Q. Why should diet matter?
A. Once at the bottom of its comfort zone the horse reaches its critical temperature and the body speeds up chemical reactions within the body in order to burn more calories and to create more body heat. This requires an increase in dietary energy intake because if there are not enough calories in the diet to meet the additional needs for maintaining body temperature the horse will utilize its body energy reserves (fat).  If this deficit continues for too long then the body condition will be compromised and the horse will lose weight. Well-fed horses adapt better than those who are underfed.
Adaptation should be considered when contemplating a horse’s lower critical temperature.  A horse who has spent a good amount of time in Arizona where the average summer high is around 95 degrees Fahrenheit and average winter low is around 55 degrees Fahrenheit may hit its lower critical temperature at a relatively higher temperature than a horse who lives in Maine where the average summer high is only around 70 degrees Fahrenheit but the average winter low is around 20 degrees Fahrenheit. For the horse from Arizona the lower critical temperature may be 60 degrees even with thick haircoat. The age of the horse is also worth considering.  Older horses are generally less efficient at both digestion and thermoregulation and so are more susceptible to extremes in temperature.  They will therefore need a diet that is more easily digestible and may require intervention earlier than their younger counterparts to stay warm.  Young horses especially those under a year of age are also less able to handle cold weather in part due to the large amounts of energy that are being utilized for growth.  They should be provided with good shelter and ample access to good quality hay.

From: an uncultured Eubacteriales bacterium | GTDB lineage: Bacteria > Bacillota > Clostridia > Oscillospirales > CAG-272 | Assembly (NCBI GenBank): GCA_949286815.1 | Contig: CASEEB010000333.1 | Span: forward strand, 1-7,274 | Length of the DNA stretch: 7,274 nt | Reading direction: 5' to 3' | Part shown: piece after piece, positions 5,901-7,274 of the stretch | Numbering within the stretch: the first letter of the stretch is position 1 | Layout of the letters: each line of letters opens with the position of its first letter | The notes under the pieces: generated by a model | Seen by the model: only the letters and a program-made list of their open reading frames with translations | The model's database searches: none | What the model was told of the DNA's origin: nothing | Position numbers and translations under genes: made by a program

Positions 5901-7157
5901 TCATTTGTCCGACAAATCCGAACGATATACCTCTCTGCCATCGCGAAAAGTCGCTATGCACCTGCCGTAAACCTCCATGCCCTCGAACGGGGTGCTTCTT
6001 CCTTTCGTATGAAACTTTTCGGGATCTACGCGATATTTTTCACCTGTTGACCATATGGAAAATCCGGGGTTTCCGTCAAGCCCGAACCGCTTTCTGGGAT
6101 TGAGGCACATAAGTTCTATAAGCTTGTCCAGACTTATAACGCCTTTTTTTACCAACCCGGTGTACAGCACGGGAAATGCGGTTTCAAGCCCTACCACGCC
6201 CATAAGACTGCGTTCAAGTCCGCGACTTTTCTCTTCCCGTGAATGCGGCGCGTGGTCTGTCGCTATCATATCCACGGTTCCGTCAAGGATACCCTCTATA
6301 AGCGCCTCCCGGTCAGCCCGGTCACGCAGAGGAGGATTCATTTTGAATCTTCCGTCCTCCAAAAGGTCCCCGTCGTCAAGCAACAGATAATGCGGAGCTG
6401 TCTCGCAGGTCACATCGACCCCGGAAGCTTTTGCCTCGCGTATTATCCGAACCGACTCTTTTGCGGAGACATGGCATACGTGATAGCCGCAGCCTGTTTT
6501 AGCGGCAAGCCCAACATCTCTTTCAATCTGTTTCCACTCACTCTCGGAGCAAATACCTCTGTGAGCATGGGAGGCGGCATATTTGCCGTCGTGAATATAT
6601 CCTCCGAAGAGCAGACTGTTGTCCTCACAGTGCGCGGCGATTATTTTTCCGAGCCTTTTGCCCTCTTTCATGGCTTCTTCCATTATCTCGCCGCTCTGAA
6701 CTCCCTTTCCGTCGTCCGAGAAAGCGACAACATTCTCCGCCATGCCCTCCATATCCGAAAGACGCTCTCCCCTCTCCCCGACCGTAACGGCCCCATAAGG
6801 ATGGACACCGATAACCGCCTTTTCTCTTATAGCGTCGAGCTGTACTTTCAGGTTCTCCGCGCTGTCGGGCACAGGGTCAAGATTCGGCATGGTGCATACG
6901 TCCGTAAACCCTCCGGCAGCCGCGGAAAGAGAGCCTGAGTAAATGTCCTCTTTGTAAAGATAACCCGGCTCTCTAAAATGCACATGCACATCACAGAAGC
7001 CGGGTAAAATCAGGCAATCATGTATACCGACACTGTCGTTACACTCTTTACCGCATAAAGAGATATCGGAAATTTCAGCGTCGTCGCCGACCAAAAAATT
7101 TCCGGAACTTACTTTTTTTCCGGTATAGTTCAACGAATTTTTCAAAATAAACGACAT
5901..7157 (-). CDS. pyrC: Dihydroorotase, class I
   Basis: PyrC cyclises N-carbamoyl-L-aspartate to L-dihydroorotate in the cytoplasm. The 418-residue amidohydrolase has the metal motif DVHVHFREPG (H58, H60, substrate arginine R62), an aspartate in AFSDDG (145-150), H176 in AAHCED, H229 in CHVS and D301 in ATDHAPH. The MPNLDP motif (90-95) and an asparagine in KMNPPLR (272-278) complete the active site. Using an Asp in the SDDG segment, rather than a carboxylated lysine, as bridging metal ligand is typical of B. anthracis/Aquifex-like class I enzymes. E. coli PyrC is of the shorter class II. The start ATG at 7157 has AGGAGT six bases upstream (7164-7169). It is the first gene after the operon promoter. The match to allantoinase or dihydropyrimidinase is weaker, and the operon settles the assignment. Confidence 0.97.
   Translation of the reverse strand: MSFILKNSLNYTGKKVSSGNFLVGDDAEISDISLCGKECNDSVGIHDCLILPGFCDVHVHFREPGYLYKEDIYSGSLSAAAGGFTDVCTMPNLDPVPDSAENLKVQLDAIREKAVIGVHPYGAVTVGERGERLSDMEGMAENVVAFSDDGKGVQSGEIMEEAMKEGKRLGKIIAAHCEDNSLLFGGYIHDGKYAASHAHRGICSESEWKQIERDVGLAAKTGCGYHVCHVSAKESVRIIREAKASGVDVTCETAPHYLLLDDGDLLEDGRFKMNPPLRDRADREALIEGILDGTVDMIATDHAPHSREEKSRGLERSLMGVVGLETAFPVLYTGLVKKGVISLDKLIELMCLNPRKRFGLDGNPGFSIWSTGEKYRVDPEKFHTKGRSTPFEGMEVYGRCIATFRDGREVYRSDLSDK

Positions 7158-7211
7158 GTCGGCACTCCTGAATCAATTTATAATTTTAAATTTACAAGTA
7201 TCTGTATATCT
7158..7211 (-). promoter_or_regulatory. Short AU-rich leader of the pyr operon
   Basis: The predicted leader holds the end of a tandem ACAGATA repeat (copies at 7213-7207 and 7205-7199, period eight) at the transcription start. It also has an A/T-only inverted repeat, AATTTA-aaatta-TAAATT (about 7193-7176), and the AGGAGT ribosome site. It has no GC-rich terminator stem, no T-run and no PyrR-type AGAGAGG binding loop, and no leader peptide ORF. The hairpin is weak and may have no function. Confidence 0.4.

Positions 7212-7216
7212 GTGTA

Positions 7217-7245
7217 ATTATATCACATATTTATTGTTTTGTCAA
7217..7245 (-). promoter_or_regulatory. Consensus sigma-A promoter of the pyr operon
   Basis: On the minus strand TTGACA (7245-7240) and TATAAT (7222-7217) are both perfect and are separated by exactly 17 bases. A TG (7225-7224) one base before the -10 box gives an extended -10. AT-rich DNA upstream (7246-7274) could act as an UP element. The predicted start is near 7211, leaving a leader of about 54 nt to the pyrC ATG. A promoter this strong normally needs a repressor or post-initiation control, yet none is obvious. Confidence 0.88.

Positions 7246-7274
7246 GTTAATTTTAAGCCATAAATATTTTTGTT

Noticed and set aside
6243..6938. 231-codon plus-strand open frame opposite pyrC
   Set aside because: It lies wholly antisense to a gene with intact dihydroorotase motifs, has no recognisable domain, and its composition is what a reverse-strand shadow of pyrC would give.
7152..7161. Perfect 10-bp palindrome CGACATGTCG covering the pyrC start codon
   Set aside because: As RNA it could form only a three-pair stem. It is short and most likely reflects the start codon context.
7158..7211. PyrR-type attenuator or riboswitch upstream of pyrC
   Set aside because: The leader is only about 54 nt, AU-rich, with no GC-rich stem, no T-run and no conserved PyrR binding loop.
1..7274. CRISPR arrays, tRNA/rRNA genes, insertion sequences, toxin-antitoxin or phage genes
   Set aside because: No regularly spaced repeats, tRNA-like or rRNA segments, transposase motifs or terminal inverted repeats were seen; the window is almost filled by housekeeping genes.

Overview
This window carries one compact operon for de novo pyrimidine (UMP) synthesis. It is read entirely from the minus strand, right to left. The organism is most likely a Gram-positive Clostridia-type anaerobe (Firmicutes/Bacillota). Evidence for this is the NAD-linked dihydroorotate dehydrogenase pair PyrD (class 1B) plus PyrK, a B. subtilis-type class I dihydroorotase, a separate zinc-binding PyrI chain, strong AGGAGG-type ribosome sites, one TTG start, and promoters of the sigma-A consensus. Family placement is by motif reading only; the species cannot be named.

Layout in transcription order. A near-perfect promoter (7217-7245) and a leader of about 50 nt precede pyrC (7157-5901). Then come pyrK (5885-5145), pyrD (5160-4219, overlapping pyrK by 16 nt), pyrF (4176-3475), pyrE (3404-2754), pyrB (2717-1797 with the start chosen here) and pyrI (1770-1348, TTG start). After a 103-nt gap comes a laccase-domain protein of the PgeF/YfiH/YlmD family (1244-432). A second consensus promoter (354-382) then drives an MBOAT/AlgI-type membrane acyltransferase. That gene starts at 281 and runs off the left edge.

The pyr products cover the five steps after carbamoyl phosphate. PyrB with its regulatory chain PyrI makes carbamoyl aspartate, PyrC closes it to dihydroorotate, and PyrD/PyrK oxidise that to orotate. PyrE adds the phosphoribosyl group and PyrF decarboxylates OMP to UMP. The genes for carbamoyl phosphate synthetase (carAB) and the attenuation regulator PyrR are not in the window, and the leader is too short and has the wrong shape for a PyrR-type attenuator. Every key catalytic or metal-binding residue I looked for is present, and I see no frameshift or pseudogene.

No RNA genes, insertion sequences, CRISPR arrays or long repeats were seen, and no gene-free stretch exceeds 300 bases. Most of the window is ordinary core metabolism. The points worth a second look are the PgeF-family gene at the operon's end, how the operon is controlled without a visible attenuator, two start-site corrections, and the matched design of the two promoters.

Q. Horses run around a lot when it’s cold. Does that help?
A. Exercise produces heat from energy burned by muscles so moving is another way the horse has to stay warm but the energy for movement has to come from somewhere, either the diet or body energy reserves.  This may be one reason why horses seem to run around more when the weather is cold.  Muscle contractions don’t just occur though as a result of the horse physically changing locations they also occur as a result of shivering.  The energy produced from these muscle activities raises the horse’s core temperature.
Also, like us, horses can make their hair stand-up, which is called piloerection (think of goose bumps), which acts to increase their hair depth and traps air next to their bodies creating an insulating layer.    It is because of this function that you might hear people say that well cared for horses are quite alright out in the cold as long as it is dry.  Once their coats get wet the hair is unable to stand up and create this insulating layer.  They then rely on the oils in their coat to prevent their skin from getting wet, which is why you should not bathe a horse that lives out in the winter or use a body brush which drags the oils through the coat, as they need the oils to stay near their skin to act as a protective barrier.  Horses living outside need to have access to adequate shelter such as a 3-sided shed as such shelter has been shown to reduce heat loss by 20% not only because it allows their hair to stay dry but it also reduces heat loss from wind chill. A blanket flattens the horse’s hair and prevents piloerection.  If in turn the blanket is not thick enough to adequately insulate or it leaks, the horse will be cold and will not be able to use piloerection to stay warm.  This is not to say that blankets should not be used. If you have a horse who does not carry much weight, with a thin hair coat or decide to clip your horse because it is in heavy work, a blanket will be necessary.

Q. What about stall protection?